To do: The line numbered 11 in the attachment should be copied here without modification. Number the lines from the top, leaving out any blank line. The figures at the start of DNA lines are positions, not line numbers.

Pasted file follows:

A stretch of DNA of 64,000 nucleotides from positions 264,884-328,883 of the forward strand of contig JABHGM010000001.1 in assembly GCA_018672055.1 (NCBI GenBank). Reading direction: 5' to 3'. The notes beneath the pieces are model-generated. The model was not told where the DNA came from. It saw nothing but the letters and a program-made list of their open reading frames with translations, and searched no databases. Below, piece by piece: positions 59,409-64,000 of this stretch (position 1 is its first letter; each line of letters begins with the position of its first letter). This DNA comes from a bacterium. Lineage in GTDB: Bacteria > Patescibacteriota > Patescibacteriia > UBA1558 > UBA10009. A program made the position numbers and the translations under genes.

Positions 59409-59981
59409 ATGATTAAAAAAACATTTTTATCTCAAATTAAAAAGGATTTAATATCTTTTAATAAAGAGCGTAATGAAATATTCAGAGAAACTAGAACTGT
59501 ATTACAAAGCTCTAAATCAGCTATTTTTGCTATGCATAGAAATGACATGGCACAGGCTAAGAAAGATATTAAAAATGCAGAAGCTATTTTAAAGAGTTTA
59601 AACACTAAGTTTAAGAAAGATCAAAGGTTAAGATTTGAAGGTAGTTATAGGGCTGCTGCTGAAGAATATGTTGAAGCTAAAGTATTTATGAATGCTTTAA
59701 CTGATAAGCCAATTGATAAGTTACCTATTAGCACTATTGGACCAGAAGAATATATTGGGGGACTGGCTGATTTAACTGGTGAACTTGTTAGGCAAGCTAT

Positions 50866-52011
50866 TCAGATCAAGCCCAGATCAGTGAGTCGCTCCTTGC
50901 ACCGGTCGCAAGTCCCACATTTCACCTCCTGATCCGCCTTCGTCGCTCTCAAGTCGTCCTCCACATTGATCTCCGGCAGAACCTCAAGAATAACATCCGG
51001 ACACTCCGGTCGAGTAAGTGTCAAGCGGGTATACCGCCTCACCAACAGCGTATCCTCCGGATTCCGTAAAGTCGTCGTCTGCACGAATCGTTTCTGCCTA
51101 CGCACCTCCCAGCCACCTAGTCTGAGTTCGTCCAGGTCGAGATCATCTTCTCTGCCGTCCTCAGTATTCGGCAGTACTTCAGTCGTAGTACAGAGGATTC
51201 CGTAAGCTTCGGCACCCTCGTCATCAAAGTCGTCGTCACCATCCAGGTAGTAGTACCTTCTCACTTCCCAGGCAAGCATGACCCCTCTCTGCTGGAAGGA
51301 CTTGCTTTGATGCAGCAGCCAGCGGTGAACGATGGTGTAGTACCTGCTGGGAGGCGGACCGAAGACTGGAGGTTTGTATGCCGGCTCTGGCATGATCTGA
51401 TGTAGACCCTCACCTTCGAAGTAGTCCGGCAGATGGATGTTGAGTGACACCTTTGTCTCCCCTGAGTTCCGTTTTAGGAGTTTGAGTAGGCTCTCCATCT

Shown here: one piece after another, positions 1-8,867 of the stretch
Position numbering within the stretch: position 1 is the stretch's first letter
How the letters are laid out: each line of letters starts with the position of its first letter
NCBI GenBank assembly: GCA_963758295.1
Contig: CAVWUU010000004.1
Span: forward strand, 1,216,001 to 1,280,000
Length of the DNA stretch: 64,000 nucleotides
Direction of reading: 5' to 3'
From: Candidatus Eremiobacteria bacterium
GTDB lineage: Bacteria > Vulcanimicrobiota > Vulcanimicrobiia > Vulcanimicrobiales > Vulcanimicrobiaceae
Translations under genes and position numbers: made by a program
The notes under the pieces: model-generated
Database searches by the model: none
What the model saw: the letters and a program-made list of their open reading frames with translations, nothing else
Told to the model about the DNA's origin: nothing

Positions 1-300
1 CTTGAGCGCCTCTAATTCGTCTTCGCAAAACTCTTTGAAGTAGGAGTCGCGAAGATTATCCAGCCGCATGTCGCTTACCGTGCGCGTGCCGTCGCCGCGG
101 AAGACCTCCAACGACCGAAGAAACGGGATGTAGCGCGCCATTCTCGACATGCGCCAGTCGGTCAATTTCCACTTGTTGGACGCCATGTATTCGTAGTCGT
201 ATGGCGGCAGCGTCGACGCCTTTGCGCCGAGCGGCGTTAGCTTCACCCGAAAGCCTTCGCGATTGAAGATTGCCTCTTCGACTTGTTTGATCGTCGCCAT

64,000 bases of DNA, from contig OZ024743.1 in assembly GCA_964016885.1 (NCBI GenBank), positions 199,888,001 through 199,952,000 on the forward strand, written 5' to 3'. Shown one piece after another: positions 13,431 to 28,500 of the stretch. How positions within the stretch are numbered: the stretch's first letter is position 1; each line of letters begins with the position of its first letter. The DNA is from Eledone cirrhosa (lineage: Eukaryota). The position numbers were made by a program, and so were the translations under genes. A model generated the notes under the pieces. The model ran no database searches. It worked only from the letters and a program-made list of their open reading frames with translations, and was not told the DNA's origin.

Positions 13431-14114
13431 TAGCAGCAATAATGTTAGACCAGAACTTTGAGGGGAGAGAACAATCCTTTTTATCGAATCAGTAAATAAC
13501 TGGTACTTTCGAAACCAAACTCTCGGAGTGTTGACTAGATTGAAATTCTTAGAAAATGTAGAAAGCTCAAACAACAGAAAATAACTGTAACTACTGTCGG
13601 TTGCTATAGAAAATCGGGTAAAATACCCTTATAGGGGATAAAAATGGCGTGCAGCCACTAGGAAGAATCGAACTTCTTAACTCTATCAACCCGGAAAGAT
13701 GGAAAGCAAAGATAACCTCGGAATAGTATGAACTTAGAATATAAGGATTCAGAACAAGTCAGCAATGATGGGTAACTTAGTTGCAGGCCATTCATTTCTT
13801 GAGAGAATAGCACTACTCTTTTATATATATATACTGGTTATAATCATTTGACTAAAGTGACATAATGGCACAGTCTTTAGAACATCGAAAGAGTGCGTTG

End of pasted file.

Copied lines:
51101 CGCACCTCCCAGCCACCTAGTCTGAGTTCGTCCAGGTCGAGATCATCTTCTCTGCCGTCCTCAGTATTCGGCAGTACTTCAGTCGTAGTACAGAGGATTC